“Buck and his gun were gone, so who was doing the shouting? The sounds were getting desperate so I ran to the cave’s opening and peeked out. There was no one out there, and all that I saw were sheets of copy paper, many with something red on them, being blown around by the wind. Where was the shouter? Moans from behind a huge tree answered my question. I cautiously crept toward the sound, peered around the tree, and screamed. The mountain lion lifted his bloody head from his prey and looked at me. I screamed again when I saw what he’d been chewing on. It was Buck.”

Ink Smith: Did you learn anything from writing your books, and what was it?Evelyn: Essence is my tenth book. In every book, there were many topics I had to look up on the Internet such as the climate of the area where the story is taking place, to the symptoms of a poisonous snake bite. Facts I pick up while writing one book, I sometimes use in another book.

Ink Smith: What inspired you to write your first book?
Evelyn: 
I have suffered from Restless Leg Syndrome most of my life. Neither of my two sisters is afflicted with it, so one night when the syndrome wouldn’t let me sleep, I sat down at the computer and started a story that had the main character, Molly, crying over her ‘crazy legs’ that wouldn’t let her stay in bed. I emailed the story to my sisters, and when they contacted me and demanded to know “What happened next?” I continued the story for six books in the Accidental Mystery Series.

Ink Smith: Is there a message in your novels that you want your readers to grasp?
Evelyn: 
The six books in the Accidental Mystery Series are filled with facts about Restless Leg Syndrome. The Nightwalker, a publication of the Restless Leg Syndrome Foundation, gave me free advertisement for my books. I picked up readers from all over the country. The next four published books are just for reading pleasure.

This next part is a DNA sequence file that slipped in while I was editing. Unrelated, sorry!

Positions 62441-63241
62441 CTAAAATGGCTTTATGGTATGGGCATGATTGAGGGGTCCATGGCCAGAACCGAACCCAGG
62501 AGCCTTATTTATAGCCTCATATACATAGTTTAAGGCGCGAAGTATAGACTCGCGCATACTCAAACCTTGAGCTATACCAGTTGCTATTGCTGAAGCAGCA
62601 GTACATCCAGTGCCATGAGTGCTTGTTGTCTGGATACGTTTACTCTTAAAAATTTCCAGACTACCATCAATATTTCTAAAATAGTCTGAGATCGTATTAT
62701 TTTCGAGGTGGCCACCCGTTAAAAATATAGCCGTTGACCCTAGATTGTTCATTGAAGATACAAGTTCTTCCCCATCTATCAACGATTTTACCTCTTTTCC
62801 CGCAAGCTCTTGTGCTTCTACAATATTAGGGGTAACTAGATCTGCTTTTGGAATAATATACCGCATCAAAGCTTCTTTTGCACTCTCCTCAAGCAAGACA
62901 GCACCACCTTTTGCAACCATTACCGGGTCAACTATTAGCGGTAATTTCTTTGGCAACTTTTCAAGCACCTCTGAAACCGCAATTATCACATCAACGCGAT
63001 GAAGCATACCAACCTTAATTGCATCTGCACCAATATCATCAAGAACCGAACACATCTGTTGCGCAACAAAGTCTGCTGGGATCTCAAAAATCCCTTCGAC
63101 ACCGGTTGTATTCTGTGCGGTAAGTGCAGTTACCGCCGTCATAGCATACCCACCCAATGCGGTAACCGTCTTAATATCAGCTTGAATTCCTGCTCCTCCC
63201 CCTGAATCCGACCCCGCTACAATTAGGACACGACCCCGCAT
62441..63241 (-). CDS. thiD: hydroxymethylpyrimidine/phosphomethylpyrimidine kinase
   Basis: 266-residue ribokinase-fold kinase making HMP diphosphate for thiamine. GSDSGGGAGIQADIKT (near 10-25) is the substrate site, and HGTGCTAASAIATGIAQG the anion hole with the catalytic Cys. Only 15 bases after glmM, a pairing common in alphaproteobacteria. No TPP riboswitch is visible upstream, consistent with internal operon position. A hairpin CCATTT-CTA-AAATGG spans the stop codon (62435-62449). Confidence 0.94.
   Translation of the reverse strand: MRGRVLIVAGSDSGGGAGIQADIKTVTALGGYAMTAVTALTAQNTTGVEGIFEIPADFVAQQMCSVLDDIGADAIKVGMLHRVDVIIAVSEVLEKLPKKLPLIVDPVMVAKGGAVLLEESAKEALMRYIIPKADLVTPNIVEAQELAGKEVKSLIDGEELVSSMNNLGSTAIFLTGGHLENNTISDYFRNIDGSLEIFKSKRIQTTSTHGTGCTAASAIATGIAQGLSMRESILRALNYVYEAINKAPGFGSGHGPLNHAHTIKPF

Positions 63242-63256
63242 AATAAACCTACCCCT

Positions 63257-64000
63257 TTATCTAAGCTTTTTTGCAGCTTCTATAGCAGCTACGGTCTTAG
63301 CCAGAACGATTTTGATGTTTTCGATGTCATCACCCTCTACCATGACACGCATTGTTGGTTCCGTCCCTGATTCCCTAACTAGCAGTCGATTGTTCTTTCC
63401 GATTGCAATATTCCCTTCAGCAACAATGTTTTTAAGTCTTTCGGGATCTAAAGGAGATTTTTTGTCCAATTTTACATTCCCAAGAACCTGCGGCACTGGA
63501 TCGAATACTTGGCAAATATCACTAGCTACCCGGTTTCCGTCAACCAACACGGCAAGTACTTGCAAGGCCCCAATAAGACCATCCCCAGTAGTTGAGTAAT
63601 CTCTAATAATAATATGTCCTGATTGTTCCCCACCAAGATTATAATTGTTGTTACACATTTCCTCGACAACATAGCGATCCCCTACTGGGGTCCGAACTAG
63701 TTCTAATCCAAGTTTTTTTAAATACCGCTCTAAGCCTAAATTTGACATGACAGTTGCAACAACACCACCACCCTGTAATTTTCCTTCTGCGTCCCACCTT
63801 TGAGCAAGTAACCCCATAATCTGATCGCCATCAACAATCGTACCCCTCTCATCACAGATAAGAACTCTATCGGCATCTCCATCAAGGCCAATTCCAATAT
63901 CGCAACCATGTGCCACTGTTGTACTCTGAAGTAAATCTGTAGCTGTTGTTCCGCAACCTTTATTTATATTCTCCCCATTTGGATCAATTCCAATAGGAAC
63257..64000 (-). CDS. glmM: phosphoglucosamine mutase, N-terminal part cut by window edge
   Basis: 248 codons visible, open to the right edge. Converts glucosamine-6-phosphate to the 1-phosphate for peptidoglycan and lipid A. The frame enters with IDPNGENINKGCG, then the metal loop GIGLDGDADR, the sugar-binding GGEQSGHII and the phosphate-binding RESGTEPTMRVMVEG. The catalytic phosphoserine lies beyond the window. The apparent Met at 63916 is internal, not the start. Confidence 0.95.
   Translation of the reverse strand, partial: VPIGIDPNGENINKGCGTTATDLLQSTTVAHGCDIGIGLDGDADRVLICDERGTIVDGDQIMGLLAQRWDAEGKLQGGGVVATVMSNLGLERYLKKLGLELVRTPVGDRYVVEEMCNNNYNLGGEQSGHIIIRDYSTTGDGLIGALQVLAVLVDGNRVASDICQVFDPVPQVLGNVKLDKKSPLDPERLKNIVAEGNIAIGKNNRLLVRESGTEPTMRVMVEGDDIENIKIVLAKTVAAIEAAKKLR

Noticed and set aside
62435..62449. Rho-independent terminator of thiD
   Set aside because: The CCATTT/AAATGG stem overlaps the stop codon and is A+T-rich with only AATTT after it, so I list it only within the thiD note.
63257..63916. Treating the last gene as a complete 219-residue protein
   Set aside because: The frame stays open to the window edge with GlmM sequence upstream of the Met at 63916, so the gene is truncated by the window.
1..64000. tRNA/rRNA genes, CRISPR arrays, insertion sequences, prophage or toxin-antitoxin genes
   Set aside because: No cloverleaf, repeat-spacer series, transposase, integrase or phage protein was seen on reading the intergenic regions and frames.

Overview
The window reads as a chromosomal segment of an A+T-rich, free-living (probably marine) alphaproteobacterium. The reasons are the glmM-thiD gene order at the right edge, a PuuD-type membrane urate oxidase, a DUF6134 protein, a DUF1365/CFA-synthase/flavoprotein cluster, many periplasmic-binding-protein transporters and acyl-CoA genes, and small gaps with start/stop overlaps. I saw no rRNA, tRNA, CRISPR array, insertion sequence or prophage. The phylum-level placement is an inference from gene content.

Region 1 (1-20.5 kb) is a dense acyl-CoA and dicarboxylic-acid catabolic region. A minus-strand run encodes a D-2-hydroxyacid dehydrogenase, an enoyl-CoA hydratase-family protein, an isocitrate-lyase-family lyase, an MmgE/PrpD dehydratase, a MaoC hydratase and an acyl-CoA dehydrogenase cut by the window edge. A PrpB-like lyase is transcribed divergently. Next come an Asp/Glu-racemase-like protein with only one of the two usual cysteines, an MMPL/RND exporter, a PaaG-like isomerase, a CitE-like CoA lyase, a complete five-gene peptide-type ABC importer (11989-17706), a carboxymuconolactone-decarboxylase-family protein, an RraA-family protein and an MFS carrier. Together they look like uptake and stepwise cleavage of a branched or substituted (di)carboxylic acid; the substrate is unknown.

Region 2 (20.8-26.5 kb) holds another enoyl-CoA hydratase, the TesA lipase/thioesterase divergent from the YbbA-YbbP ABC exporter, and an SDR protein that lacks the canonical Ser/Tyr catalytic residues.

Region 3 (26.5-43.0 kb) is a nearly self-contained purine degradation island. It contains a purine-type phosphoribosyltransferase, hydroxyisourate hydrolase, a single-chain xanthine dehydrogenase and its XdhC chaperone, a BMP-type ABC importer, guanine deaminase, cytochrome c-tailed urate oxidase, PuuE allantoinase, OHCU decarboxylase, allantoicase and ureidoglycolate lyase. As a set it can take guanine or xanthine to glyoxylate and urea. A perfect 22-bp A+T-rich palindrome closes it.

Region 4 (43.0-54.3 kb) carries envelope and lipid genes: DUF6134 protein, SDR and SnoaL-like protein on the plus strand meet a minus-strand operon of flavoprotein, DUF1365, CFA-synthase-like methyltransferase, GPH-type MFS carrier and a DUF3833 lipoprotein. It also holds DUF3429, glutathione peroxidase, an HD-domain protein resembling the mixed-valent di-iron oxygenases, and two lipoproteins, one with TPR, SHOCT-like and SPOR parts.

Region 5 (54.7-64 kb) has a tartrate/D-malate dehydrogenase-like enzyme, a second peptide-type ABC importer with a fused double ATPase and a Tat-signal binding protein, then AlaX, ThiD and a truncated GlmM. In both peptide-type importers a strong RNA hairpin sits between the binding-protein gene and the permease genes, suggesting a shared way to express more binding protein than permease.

Ink Smith: Do you have any advice for other writers?
Evelyn: 
My advice is to just try to write and see what happens. You just might surprise yourself.

Ink Smith: If you had to do it all over again what would you change in your latest work?
Evelyn: 
I wouldn’t change the plot, but when I read the printed book, I always find many sentences that I would love to have the chance to change.

Fun facts about Evelyn: Her favorite color is red! And she loves ethnic food.

Be sure to follow Evelyn on her website: www.evelynallenharper.com!

 

About Essence

“Why are you wearing my wife’s perfume?” Laura Baker’s rescuer demanded, after
hoisting her out of the water.

Laura, a typical stay-at- home mom, is jolted out of her complacent world when she
discovers that her best friend, Joan Wilberson, is having an affair with her husband.
Banished from Laura’s life, Joan is an easy target for the escaped serial killer, George
Knox, but when George’s murderous plan is interrupted, the quiet town is thrown into
turmoil.

Broken hearted from losing both her husband and her friend, Laura is driven back to
her passion of painting and into the path of Josh Lang, a recently widowed author,
battling his own ghosts.

It isn’t until the alluring, Bob Miller, catches Laura’s eye that she thinks her life is
back on track. With no recent sightings of the dangerous convict, the small town is lulled
back to sleep, but unknown to Laura and the rest of the town, something much more
sinister is afoot.

Why Writing is Important!

In this day and age of technology, many real-life experiences have seemed to fade in importance. Hanging out among friends is now just relaxing in the same room on their cell phones. In fact, any social event is made up of cell phones taking up a majority of people’s attention. Social media platforms are more important to people than real friendships in person. The internet, in all of its glory and accomplishments, has taken over a lot of people’s lives and priorities.

<I’m not bashing social media or the Internet–I’m all for innovation and taking advantage of new things that come arise as time changes. This is just my opinion on where priorities should lie, and why some things (writing) should not be overlooked.> 

I’ve noticed this in myself, actually. At one point in time, my presence on social media was more important than my off-screen life. I was more caught up with Twitter retweets and Snapchat views than real conversations, and it wasn’t until I missed an event in a close friend’s life that I realized I had to check myself. I also realized it was a long time since I had written. I’ve written Facebook posts, Twitter threads, etc, but nothing for myself. Not like I used to.